On Thursday, October 25, 2018, the Association of Women in Finance, in collaboration with Women in Capital Markets and the CFA society of Vancouver, hosted a luncheon event on “What is Driving Change in Board Diversity?”.
The panel of speakers including Maureen Howe, Corporate Director of Pembina Pipeline, Methanex, TimberWest and Insurance Corporation of British Columbia, Rachel Colabella, Senior Governance Advisor at Watson Inc., and L. Scott Thomson, President and Chief Executive Officer of Finning International Inc., moderated by Melanie Bradley, Partner, Border Ladner Gervais LLP, held a thought provoking discussion in front of a highly engaged audience of more than 170 people.
The key takeaways from the session are summarized below:
Diversity on boards drives competitive advantage in multiple ways. Companies in the top quartile for gender diversity on their executive teams are 21% more likely to experience above-average profitability and longer-term value creation than companies in the fourth quartile for gender diversity. As Mr. Thomson summarized it, overall diversity leads to an increased pool of abilities on the board. The more experiences and different skills on the board, the more agile and able it will be.
It was unanimously acknowledged that, as members of this community, we all have a responsibility to contribute to change. Although we have made meaningful progress, various statistics suggest we still have a ways to go. According to the 2018 Diversity Disclosure Practices report by OSLER, 31% of TSX boards remain without women. In 2018, only 14.8% of board seats for companies on the TSX were held by women. The year over year growth was only 0.3% from 14.5% in 2017 (versus a full 2.0% y-o-y change in the year before). This leaves the average number of women on TSX-listed boards at a mere 1.29 women per board. While one year does not make a trend, it would be ill-advised to ignore these signs of lack of progress. Per Maureen Howe, at the current pace of change, it will be 30 years before we can expect to see a balanced board gender ratio. The PWC’s 2018 Annual Corporate Directors Survey supports this projection.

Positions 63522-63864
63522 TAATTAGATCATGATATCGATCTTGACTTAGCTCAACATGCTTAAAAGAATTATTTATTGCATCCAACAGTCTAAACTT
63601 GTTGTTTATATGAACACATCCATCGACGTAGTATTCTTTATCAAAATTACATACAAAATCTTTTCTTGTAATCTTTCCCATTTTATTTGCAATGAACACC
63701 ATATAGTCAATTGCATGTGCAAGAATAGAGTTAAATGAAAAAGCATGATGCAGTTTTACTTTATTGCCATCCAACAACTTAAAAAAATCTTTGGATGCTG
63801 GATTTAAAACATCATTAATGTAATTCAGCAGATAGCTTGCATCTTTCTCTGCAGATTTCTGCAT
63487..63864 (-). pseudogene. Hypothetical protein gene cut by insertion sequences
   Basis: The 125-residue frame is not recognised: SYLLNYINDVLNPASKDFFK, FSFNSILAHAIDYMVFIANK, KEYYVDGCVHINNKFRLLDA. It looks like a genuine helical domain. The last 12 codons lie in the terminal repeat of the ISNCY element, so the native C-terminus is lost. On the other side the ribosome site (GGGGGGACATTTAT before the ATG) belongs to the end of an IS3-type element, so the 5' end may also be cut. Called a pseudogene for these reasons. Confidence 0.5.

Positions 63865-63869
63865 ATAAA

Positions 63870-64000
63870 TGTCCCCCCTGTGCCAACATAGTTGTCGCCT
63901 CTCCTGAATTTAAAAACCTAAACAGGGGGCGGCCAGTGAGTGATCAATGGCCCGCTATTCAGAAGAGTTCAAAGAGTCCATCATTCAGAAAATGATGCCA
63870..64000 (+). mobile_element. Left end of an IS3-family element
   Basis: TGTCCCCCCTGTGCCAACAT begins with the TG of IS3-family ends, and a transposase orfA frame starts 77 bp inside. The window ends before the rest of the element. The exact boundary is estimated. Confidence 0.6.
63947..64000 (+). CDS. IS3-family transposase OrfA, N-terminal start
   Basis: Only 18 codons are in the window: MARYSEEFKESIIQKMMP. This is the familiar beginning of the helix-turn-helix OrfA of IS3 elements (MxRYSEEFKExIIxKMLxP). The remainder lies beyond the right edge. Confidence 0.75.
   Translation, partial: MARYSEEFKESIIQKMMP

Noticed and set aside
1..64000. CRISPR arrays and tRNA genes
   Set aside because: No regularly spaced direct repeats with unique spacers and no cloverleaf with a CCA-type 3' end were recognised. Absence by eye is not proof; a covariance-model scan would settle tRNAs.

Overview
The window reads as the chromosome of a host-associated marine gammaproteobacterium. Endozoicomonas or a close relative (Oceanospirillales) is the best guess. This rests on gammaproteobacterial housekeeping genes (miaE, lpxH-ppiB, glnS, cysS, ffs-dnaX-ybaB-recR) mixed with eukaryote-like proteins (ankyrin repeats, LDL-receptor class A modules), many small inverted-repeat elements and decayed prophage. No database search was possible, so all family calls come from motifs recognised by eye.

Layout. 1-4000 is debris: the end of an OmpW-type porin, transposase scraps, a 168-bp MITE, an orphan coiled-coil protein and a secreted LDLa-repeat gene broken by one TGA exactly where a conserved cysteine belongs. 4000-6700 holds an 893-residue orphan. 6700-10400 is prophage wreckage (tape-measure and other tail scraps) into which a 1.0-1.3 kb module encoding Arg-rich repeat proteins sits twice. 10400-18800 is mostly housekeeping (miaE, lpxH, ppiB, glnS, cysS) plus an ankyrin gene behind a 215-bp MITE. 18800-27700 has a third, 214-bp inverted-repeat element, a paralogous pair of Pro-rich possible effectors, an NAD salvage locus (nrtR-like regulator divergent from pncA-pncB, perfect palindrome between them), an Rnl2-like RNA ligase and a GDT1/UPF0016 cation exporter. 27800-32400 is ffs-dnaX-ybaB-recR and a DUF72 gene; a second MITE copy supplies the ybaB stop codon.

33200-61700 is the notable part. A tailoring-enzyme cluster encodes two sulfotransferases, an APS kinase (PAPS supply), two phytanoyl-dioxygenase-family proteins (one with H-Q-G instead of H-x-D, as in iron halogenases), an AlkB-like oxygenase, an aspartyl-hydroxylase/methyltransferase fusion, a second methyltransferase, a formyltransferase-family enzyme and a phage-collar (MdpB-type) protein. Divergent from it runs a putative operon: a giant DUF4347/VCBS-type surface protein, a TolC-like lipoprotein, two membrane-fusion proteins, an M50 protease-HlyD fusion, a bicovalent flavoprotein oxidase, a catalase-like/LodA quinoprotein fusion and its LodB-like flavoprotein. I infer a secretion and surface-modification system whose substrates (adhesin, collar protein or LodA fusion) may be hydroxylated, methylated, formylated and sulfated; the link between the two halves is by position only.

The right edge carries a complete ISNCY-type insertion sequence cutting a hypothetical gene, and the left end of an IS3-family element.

Highlighting the importance of inclusion over diversity, Ms. Colabella cited Vernā Myers (Diversity Advocate & Lawyer and now, VP Inclusion Strategy at Netflix) noting that “diversity is being invited to the party and inclusion is being asked to dance”. The consensus of the panel seemed to be that this is where leadership, together with its behaviours and practices, becomes instrumental in shifting diversity on boards from just a check box concept to a competitive advantage for the companies they run to harness. The top practice management tools discussed by the panelists included using a skills rubric to promote accountability from board members, introducing term limits to encourage board succession and strategy planning, as well as consulting an external board advisor to provide an outside view and a fresh set of eyes. The moderator further referred the audience to the Board Directors’ Playbook by Canadian Gender and Good Governance Alliance as a great thought-starter source. The value of the Outside Voice, essentially an external advisor, was also echoed as a strong practice management resource across the panel.
The question remains, what more can be done. We need to break the decades of unconscious bias, especially around the concept of “not enough qualified candidates”, to ensure there is a pipeline of diverse executives ready to fill board seats. This starts with the encouragement of gender equality, introduction of new social initiatives (e.g., promoting equal parental leave), implementation of structural changes in the workplace, and carrying through to practice management in our own professional lives.
On behalf of the organizing committee, the AWF would like to thank the audience, our sponsors, panelists, and volunteers for graciously providing their time and a platform to have this important discussion. Thank you for continuing to move the needle on change!
 Measured by EBIT.
 Or economic profit.